This is one of only two species of Myriophyllum in the state that has both alternate and whorled leaves. The other one is Myriophyllum farwellii, also rare. It's common name comes from the feathery appearance of its leaves and the genus name means numberless (Myrio) leaves (phyllum) referring to the many divided leaves (Fernald 1970).
There are only four existing populations and one of these may have been extirpated from the incursion of seawater. There are seven historical populations from the first half of the 20th century in heavily developed areas and most of these are probably extirpated.
There has been a slight decline in existing populations as one site has probably been extirpated by the incursion of saltwater.
This species has always existed in low numbers in the state. Historical records from western Long Island have probably disappeared while new populations in the Hudson Highlands and eastern Long Island have been discovered.
Freshwater ponds close to the ocean may be affected by saltwater infiltration during storm events.
Protect its pond and river habitat by preventing the alteration of water quality.
In New York this species has been discovered in and along the shores of small ponds and ditches as well as large lakes (Lake George) and the Hudson River. It apparently can tolerate sandy, rocky, or clayey substrates (New York Natural Heritage Program 2007). Peaty or muddy shores or in shallow waters (Fernald 1970).
Most of our occurrences for Green Parrot's-feather are on Long Island, but it has also been found in Lake George (the Adirondacks), and in the Hudson River as far north as Washington County.
Green Parrot's feather is found in most of the southern and central U.S. states, from Florida to New Mexico in the south. It reaches its northern limit in the Dakotas, Saskatchewan and British Columbia in the west, New York and Massachusetts in the east. It is a species of conservation concern throughout much of the northern part of its range.
This is an aquatic, perennial plant of shallow water, sometimes also found growing along shorelines. The leaves develop in different form depending on whether they are above or below water. The submerged leaves are at least partly alternate, pinnate and featherlike, and 1-3 cm long. In the terrestrial form, and the above water (emersed) portion of aquatic plants, the leaves are in whorls. The flowers are not in separate spikes but arise individually along the stem just above each leaf, on emersed stems. The small, (2 mm) hard fruits are 4-parted and deeply lobed, with longitundinal ridges.
Myriophyllum farwellii, the only other species of Myriophyllum in New York with alternate leaves, has flowers borne in the axils of submersed leaves.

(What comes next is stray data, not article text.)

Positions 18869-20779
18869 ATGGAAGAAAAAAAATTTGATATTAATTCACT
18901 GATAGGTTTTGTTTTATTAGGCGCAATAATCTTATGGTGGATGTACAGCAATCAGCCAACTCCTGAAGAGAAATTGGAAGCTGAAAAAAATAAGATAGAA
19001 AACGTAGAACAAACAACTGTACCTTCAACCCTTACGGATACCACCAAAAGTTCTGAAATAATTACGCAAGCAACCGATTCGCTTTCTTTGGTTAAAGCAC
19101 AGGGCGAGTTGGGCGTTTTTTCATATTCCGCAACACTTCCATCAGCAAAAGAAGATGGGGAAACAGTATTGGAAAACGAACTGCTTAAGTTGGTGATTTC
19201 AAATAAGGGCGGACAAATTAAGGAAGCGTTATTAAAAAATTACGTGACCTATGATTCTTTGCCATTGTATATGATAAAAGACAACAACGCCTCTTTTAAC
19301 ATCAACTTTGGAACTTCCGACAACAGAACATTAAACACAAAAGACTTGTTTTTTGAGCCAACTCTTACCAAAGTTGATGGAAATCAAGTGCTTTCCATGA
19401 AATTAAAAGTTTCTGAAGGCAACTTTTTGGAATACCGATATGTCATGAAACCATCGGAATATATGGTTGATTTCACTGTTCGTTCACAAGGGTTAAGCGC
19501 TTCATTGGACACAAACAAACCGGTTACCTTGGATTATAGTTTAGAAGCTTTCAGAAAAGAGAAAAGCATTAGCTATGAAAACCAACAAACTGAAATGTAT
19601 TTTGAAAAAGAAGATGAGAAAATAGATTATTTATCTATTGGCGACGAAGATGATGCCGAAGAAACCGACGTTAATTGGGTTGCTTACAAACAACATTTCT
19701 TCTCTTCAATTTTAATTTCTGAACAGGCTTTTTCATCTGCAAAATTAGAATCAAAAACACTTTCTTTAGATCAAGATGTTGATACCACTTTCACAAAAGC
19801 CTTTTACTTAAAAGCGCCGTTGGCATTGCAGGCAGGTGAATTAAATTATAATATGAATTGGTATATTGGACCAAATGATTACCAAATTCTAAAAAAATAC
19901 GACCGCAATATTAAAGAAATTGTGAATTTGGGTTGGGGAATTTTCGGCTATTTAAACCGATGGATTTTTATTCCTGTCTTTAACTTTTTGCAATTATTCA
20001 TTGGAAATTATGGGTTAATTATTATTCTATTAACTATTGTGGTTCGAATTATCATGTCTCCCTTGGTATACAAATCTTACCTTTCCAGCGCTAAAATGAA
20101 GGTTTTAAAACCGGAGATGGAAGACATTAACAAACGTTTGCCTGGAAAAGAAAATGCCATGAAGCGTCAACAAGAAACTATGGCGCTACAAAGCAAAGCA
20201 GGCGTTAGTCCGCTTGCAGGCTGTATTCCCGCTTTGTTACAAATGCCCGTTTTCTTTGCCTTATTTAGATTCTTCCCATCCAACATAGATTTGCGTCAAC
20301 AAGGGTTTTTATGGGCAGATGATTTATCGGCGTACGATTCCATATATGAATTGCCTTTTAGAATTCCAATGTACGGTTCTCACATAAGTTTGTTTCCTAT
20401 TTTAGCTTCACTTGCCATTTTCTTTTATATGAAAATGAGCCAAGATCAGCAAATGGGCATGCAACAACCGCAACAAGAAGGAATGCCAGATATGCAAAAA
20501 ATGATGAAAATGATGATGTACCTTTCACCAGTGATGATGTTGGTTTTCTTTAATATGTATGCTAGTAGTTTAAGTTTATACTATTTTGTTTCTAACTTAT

The fruits mature in early July, and may persist on the stems into October.
The time of year you would expect to find Cut-Leaved Water Milfoil flowering and fruiting in New York.
Cut-Leaved Water Milfoil
Myriophyllum pinnatum (Walt.) B.S.P.
Crow, Garrett E. and C. Barre Hellquist. 2000. Aquatic and Wetland Plants of Northeastern North America: A revised and enlarged edition of Norman C. Fassett's a Manual of Aquatic Plants. Volume One: Pteridophytes, Gymnosperms, and Angiosperms: Dicotyledons. The University of Wisconsin Press. Madison, Wisconsin. 536 Pages.
Aiken, S.G. 1981. A conspectus of Myriophyllum (Haloragaceae) in North America Brittonia 33(1):57-69.
Fernald, M.L. 1950. Gray's manual of botany. 8th edition. D. Van Nostrand, New York. 1632 pp.
Gleason, Henry A. and A. Cronquist. 1991. Manual of Vascular Plants of Northeastern United States and Adjacent Canada. The New York Botanical Garden, Bronx, New York. 910 pp.
Holmgren, Noel. 1998. The Illustrated Companion to Gleason and Cronquist's Manual. Illustrations of the Vascular Plants of Northeastern United States and Adjacent Canada. The New York Botanical Garden, Bronx, New York.
New York Natural Heritage Program. 2010. Biotics database. New York Natural Heritage Program. New York State Department of Environmental Conservation. Albany, NY.
New York Natural Heritage Program. 2021. New York Natural Heritage Program Databases. Albany, NY.
Ogden, E.C. 1974. Anatomical patterns of some aquatic vascular plants of New York. New York State Museum Bull. 424.
Taylor, Norman. 1915. Flora of the vicinity of New York. Memoirs of the New York Botanical Garden vol. V. New York, NY.
Weldy, T. and D. Werier. 2010. New York flora atlas. [S.M. Landry, K.N. Campbell, and L.D. Mabe (original application development), Florida Center for Community Design and Research http://www.fccdr.usf.edu/. University of South Florida http://www.usf.edu/]. New York Flora Association http://newyork.plantatlas.usf.edu/, Albany, New York
Weldy, Troy W. and David Werier. 2005. New York Flora Atlas. [S.M. Landry, K.N. Campbell, and L.D. Mabe (original application development), Florida Center for Community Design and Research. University of South Florida]. New York Flora Association, Albany, NY. Available on the web at (http://newyork.plantatlas.usf.edu/).
Information for this guide was last updated on: December 11, 2008
Please cite this page as:
New York Natural Heritage Program. 2021. Online Conservation Guide for Myriophyllum pinnatum. Available from: https://guides.nynhp.org/green-parrots-feather/. Accessed January 19, 2021.